War-torn Iraq, quake-ravaged Haiti, conflict-devastated Sierra Leone. So many countries around the world face the legacy of terrible hardships that have left them scarred and fragile.
Everyone agrees that countries need help to recover from these situations. But it is not easy to come to a shared understanding on what this really takes.
Some have questioned whether the IMF has a meaningful role to play. They argue that engagement in fragile states—countries with weak institutions and infrastructure, internal conflict, and governments that face difficulties delivering core services to the population—should mainly be left to bilateral donors and development institutions.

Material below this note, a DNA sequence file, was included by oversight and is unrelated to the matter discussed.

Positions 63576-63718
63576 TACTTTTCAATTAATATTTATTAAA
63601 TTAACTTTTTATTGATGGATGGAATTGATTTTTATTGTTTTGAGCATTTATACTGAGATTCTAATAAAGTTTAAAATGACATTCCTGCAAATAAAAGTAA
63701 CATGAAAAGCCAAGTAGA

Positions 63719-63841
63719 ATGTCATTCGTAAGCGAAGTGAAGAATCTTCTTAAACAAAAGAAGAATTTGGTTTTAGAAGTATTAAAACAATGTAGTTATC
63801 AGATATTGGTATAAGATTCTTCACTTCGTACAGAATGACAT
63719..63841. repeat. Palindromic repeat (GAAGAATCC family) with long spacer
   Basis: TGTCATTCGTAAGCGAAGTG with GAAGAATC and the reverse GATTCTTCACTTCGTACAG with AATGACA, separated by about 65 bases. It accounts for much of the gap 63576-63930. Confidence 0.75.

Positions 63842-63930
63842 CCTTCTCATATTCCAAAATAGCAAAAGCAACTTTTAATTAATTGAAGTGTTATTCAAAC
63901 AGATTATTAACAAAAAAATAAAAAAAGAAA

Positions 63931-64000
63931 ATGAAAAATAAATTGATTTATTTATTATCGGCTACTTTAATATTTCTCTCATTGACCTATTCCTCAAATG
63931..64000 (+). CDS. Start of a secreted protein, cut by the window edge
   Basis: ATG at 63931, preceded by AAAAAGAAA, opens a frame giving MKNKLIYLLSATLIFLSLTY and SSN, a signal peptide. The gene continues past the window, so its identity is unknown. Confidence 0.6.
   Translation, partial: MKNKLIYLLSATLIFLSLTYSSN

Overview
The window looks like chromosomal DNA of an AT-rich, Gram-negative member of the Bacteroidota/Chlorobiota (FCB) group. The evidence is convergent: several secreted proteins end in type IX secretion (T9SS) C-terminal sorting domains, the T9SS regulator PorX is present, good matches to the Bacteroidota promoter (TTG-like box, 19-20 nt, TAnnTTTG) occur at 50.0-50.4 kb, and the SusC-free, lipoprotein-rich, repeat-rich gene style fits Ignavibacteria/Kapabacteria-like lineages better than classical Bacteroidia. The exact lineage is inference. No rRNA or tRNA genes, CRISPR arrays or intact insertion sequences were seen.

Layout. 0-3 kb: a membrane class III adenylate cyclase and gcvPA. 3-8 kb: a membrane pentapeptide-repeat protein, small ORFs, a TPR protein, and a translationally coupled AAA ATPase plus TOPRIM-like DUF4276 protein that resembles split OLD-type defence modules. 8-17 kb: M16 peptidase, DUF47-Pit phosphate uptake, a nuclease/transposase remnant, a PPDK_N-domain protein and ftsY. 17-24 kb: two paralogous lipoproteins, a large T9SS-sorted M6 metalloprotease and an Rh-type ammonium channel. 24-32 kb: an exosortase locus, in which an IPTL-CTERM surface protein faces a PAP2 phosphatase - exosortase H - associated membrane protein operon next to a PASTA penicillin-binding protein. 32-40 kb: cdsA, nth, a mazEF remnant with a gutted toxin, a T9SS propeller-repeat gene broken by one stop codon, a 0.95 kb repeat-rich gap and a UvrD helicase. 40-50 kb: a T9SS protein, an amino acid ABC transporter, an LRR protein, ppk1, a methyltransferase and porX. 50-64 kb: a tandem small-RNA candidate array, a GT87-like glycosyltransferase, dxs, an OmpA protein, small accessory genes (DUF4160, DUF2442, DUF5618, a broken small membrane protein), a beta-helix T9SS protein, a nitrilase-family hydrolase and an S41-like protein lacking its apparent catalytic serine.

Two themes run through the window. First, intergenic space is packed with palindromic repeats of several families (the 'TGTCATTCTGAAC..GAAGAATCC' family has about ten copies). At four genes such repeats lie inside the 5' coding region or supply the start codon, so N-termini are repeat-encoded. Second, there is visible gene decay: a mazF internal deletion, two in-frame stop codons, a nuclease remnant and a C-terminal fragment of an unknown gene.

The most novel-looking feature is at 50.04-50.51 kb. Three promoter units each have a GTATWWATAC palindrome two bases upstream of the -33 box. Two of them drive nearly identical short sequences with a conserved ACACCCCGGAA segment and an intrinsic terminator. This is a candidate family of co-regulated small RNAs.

And they couldn’t be more wrong. Helping a country’s economy to work better—the IMF’s core expertise—is a central building block to move beyond fragile situations and achieve better lives for its citizens. Continue reading
Filed under: concessional lending, IMF, International Monetary Fund, LICs, Low-income countries | Tagged: capacity building, conflict-affected states, Extended Credit Facility, Fostering Engagement with Fragile States, fragile states, IMF, IMF-supported program, iMFdirect, International Monetary Fund, low-income countries, middle income countries, multi-donor trust fund, program design, Rapid Credit Facility, sustainable macroeconomic framework, technical assistance | 1 Comment »